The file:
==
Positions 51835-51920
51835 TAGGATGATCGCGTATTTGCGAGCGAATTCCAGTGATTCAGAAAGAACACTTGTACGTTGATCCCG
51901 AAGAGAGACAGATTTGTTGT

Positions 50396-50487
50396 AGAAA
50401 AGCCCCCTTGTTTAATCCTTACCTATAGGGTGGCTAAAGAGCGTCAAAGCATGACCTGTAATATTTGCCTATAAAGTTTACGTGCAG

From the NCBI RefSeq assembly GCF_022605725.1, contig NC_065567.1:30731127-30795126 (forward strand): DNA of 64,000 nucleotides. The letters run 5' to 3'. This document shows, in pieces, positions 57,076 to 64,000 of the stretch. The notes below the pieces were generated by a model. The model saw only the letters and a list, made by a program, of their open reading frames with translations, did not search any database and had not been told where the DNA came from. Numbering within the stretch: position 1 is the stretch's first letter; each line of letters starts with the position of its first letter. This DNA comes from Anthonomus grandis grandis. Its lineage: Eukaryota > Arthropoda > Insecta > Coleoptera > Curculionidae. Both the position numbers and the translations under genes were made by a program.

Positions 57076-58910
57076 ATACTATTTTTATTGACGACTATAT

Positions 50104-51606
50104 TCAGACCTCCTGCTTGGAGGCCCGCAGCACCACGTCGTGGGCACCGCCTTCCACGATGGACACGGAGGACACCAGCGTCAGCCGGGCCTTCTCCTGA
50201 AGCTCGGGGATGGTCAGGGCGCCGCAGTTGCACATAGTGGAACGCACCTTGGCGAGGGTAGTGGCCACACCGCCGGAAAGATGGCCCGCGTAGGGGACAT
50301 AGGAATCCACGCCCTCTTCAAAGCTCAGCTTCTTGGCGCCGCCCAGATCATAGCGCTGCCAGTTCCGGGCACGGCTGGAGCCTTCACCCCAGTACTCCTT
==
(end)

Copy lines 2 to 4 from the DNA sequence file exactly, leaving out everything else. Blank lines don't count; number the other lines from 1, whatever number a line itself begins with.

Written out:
51835 TAGGATGATCGCGTATTTGCGAGCGAATTCCAGTGATTCAGAAAGAACACTTGTACGTTGATCCCG
51901 AAGAGAGACAGATTTGTTGT

Positions 50396-50487